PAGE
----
Such open demonstrations of treasonable practices did not escape the observation of the royalists, and they appear to have been communicated to the ministers from different quarters. But each of these official personages seems scrupulously to have entrenched himself within the routine of his own particular department, so that what was only of general import to the whole, was not considered as the business of any one in particular. Thus, when the stunning catastrophe had happened, each endeavoured to shift the blame from himself, like the domestics in a large and ill-regulated family; and although all acknowledged that gross negligence had existed elsewhere, no one admitted that the fault lay with himself, This general infatuation surprises us upon retrospect; but Heaven, who frequently punishes mankind by the indulgence of their own foolish or wicked desires, had decreed that peace was to be restored to Europe by the extermination of that army to whom peace was a state so odious; and for that purpose it was necessary that they should be successful in their desperate attempt to dethrone their peaceful and constitutional sovereign, and to reinstate the despot who was soon to lead them to the completion of their destiny, and, it may be presumed, of his own.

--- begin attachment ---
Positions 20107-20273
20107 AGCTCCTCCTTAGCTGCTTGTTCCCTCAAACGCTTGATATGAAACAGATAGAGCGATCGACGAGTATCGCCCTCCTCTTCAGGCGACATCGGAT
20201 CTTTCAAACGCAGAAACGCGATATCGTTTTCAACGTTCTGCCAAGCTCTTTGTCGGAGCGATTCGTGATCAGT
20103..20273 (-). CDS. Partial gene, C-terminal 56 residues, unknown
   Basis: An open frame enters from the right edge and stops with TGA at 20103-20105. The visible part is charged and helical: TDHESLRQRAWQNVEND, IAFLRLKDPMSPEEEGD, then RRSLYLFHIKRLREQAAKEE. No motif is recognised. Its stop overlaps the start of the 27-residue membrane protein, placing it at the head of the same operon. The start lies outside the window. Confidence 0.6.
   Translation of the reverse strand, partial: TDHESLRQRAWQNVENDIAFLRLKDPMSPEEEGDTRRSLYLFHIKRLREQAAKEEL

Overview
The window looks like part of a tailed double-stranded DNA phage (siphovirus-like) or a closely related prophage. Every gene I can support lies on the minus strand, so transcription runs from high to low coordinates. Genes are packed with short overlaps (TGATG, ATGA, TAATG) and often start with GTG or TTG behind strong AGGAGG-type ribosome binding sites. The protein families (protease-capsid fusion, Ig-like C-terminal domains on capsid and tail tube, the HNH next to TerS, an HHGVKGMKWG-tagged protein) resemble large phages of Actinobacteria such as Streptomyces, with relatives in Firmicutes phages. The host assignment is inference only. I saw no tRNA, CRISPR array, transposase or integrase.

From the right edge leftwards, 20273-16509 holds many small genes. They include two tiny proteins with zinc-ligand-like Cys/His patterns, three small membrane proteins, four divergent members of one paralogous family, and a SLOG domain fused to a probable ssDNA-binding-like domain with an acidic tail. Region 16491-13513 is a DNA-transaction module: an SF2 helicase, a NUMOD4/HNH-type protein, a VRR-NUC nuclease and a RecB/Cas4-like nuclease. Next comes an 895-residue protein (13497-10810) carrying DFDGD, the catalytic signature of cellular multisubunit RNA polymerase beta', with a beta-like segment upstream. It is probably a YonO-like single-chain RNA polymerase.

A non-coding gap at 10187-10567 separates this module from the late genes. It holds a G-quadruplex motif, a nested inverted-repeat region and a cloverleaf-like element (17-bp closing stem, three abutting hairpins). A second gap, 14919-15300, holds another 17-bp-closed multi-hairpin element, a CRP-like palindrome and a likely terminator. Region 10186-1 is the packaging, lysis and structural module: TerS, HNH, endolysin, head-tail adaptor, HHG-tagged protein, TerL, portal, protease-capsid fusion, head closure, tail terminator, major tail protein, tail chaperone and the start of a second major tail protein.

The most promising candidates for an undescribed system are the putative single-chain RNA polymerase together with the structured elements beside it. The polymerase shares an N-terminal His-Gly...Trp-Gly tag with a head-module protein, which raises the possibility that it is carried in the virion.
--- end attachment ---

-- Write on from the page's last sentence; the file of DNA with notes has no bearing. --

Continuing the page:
ALL was now prepared in France, and waited but the presence of the head of the conspiracy. It is said, that for some time previous to his taking the last desperate step a gloom was observed to hang upon Buonaparte's mind. He shunned society, was solitary and moody, relinquished his usual exercises and amusements, and seemed to brood over some dark and important thoughts. That he deeply considered the consequence to others of the measure he was about to adopt, we cannot believe; but it was fraught with such personal risk and danger as might well have startled him. If he failed in making the desired impression on the mind of the French soldiers and the people, he could hardly expect to avoid death; and if he succeeded, he had still to oppose the force of a lately subdued and divided nation against the united strength of Europe, grown wise by experience, and familiar at once with
Buonaparte embarks at Elba-And lands in France-And marches to GapSuspicions of Treachery in the War Department.-Labedoyere joins Buona parte with his Regiment.-Revolt of the Troops at Grenoble.-Measures of the Royal Party-Soult is displaced from the Ministry.—The Treason of Lefebre Desnouettes, and Lallemand is discovered, and prevented.-Defection of the Troops under Macdonald-Decrees of Lyons.-Buonaparte's progress to Auxerre. His Interview with the Vicar-General.-Ney is appointed to command against Buonaparte.-He deserts and joins him.-The King visits the Chamber of Deputies.-Their Enthusiasm in the Royal Cause.-A Camp formed at Melun-But its Fidelity is doubted.-The King leaves Paris-Is expelled from Lisle-And compelled to Retreat to Ghent-Disasters of his Followers.-Defection of the Army at Melun.-State of Affairs at Paris.Buonaparte enters the Capital and completes the Revolution.-Fickleness of the People and their Leaders.
On Sunday, 26th February, the troops who had followed Buonaparte to the is
the road to Paris and with the safest
Some previous steps had been cau-